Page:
Does Joker promote violence?

James Luxford

The disruptive and much-discussed film, Joker has split audiences into those who love it and those who refuse to support it; a theme that's more common than you'd think in the world of film

Anyone following cinema at the moment has probably heard something about Joker. It’s proved divisive almost immediately, with some dismissing it and other hailing it as a classic with huge Oscar potential. An unsettling bi-product has also arisen in the security fears the film’s release has prompted, particularly in America. Todd Phillips portrays Batman’s greatest foe as a lonely, mentally ill man driven to violence by an uncaring society. Artistically, the influence of Scorsese’s Taxi Driver and The King of Comedy is there for all to see. Culturally, it’s hard to ignore the echoes of recent headlines in the US—a lone figure who gets easy access to a gun, and does unspeakable things. 

"Violence, sex, and religion have usually been the three pillars of what made a film controversial, or prompted a panic upon their release"

joker Joaquin Phoenix

The fear among many communities is that it may inspire a copycat, someone who views Joaquin Phoenix’s performance as some kind of siren call. It has basis, given that shootings have occurred in American cinemas in the recent past, and even during the opening weekends of Batman-related films.

But can a film itself be dangerous? 

Panic surrounding certain films is almost as old as the medium of cinema. In 1895, Auguste and Louis Lumière’s short Arrival of a Train at La Ciotat drew panic from audiences, who reportedly fled the cinema as they saw the image of a train coming closer to them. The accuracy of the story is debated by film historians, but it was an early example of the kind of an aura of danger that could surround film making. As film evolved into a commercial entity in the first half of the 20th century, each evolution seemed to come with its own controversy. There was panic in some cinemas that rock ‘n’ roll movies like Blackboard Jungle would drive teenagers into a frenzy, while the medium pushed social limits regarding sexuality, and race relations in America at the time. Films like In The Heat of The Night, and Rebel Without A Cause, which are now considered classics, were once deemed quite edgy. 

Arrival of a Train at La Ciotat

Arrival of a Train at La Ciotat

Violence, sex, and religion have usually been the three pillars of what made a film controversial, or prompted a panic upon their release. Alfred Hitchcock used the furore over Psycho’s use of violence almost as part of his marketing strategy in the Sixties, just a few years before the sexual violence of Bernardo Bertolucci's Last Tango In Paris caused uproar. Films that poke at religion have been consistently campaigned against. In one bizarre incident, John Cleese and Michael Palin of Monty Python had to go on British television to defend 1979’s Life of Brian against an outraged Bishop of Southwark, as well as satirist Malcolm Muggeridge (both of whom, it later transpired, had missed the all-important beginning of the film).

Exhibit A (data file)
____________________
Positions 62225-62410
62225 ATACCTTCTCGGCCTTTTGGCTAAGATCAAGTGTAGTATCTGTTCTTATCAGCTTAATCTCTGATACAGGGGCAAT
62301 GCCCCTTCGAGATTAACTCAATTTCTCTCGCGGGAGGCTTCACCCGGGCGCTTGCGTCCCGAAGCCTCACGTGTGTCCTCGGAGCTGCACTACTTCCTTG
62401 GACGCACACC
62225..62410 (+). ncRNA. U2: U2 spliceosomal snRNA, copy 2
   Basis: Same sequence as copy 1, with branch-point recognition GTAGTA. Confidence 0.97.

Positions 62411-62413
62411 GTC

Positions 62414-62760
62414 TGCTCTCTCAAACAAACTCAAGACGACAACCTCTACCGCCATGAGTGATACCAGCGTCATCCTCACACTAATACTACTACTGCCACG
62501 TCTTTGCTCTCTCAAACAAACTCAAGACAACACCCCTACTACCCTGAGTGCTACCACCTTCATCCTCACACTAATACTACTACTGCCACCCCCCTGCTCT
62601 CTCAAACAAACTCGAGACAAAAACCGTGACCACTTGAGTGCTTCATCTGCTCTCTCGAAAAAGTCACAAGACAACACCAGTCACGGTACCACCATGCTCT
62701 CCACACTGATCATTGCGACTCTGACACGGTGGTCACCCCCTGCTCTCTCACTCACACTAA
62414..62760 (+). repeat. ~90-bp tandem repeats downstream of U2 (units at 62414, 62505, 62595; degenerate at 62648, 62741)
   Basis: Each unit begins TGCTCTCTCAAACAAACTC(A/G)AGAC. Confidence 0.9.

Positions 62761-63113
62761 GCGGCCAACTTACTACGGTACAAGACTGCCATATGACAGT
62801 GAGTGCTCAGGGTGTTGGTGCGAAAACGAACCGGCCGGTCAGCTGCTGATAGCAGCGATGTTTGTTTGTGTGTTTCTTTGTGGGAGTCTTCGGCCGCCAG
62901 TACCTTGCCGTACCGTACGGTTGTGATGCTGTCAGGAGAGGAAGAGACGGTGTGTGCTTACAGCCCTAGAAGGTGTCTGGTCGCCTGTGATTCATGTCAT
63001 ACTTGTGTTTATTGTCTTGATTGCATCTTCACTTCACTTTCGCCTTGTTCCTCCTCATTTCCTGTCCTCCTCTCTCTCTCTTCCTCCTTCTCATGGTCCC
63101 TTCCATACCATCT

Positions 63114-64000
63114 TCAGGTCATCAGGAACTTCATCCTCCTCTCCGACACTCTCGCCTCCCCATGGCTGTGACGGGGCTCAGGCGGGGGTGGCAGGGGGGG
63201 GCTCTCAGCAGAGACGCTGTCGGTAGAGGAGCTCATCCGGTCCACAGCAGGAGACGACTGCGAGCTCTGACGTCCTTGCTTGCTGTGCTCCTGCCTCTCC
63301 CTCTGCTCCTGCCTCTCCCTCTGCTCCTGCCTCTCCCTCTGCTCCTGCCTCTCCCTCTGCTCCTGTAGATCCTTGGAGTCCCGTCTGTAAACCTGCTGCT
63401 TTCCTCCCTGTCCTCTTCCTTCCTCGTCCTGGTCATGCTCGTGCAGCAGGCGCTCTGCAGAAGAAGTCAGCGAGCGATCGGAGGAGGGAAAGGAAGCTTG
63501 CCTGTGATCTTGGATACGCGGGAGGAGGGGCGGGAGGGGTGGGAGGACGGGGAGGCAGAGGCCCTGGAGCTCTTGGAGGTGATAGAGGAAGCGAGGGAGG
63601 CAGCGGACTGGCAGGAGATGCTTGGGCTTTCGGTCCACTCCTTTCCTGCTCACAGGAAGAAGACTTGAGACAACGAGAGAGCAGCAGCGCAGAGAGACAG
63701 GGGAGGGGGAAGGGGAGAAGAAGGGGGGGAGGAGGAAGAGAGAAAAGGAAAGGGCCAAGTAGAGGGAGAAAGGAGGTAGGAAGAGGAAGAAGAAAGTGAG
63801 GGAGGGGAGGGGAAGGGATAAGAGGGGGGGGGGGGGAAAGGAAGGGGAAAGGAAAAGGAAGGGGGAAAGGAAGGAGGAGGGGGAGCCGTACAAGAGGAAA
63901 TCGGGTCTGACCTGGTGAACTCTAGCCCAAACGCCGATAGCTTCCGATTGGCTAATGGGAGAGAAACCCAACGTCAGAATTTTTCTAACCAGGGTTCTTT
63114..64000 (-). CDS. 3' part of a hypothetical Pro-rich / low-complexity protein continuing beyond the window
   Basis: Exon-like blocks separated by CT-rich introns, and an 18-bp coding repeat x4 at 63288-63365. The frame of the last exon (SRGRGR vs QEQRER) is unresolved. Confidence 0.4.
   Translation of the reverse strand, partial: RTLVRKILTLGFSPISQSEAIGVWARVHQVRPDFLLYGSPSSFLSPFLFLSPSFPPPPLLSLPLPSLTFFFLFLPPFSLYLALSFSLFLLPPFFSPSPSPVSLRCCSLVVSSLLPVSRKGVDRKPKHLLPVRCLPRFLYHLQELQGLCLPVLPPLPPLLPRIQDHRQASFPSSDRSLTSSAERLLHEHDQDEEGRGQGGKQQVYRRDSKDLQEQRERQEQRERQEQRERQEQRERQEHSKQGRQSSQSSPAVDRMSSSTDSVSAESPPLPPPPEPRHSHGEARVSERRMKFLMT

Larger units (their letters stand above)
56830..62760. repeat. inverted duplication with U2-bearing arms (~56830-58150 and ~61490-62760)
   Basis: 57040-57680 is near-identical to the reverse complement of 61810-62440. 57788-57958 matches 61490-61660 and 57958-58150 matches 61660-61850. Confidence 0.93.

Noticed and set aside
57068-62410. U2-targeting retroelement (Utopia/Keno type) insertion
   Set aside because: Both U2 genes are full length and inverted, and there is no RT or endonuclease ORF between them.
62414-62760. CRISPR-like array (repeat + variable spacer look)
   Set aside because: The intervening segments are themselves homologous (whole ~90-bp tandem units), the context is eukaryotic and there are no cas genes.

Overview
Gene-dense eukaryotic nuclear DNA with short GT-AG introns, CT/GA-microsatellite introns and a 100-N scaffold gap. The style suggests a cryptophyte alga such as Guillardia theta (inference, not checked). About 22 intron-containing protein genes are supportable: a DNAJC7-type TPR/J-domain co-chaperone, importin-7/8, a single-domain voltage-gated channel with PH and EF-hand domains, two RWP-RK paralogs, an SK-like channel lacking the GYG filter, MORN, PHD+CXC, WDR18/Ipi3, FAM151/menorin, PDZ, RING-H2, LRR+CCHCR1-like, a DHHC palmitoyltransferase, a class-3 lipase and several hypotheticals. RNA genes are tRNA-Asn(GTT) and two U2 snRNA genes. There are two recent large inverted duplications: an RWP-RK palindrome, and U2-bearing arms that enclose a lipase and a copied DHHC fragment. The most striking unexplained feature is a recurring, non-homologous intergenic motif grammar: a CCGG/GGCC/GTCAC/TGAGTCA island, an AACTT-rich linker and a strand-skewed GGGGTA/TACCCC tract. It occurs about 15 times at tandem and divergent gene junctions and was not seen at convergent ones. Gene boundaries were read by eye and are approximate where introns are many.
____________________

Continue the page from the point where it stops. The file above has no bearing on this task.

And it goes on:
psycho

Moral outrage has followed an innumerable amount of films over the years, from Stanley Kubrick’s self-imposed ban of A Clockwork Orange to The Daily Mail’s campaign against Reservoir Dogs (a movement that actually resulted in the film being more successful in the UK than in the US). Every so often, however, a film becomes linked with tragedy, heightening the idea that culture can impact our safety in the outside world. Taxi Driver became part of the inspiration for an attempt on the life of then-President Ronald Reagan. In 1999, it was alleged by the media that various films including The Matrix and Pulp Fiction influenced the actions of the Columbine High School massacre. 13 years later, there was a shooting at a screening of The Dark Knight Rises, with the perpetrator later claiming to have been influenced by Christopher Nolan’s Batman films.

"There’s no way of telling what context the film might be viewed in by a certain person"

clockwork orange

One cannot look at this loss of life and entirely dismiss the idea that films may have a negative influence on an unquiet mind. However, to suggest that the films are the root of these problems is too simplistic, and requires an assumption that there were no murders or political assassinations before the arrival of motion pictures. Art offers up discussions about our lives, many of which allow us to draw our own conclusion. Often, they can be irresponsible with the glamourising of violence, self-image, or sexuality. However, art does not make a killer, and more often than not a disturbed individual will read something in the work that is different to what the creator intended. The Beatles’ “Helter Skelter” became central to the beliefs of Charles Manson, who saw it as being a prophecy of the oncoming apocalypse. 

McCartney would later reveal that it was merely a means of making as loud a rock ‘n’ roll song as possible. His band mate, John Lennon, would describe it in a 1970 interview as “just a lot of noise”. Lennon himself would later be killed by a shooter who had become fixated by JD Salinger’s The Catcher In The Rye.

There’s no way of telling whether the security concerns over Joker are merited, or in what context the film might be viewed by a certain person. However, it is far from the first film to explore these themes, or prompt this kind of concern. Many of the films once seen as dangerous are now cherished works of art, as we grow further in distance from their cultural impact. What this suggests is that while film can certainly affect fragile minds in negative ways, it is too often the easily explanation behind events that are too complicated to explain.  


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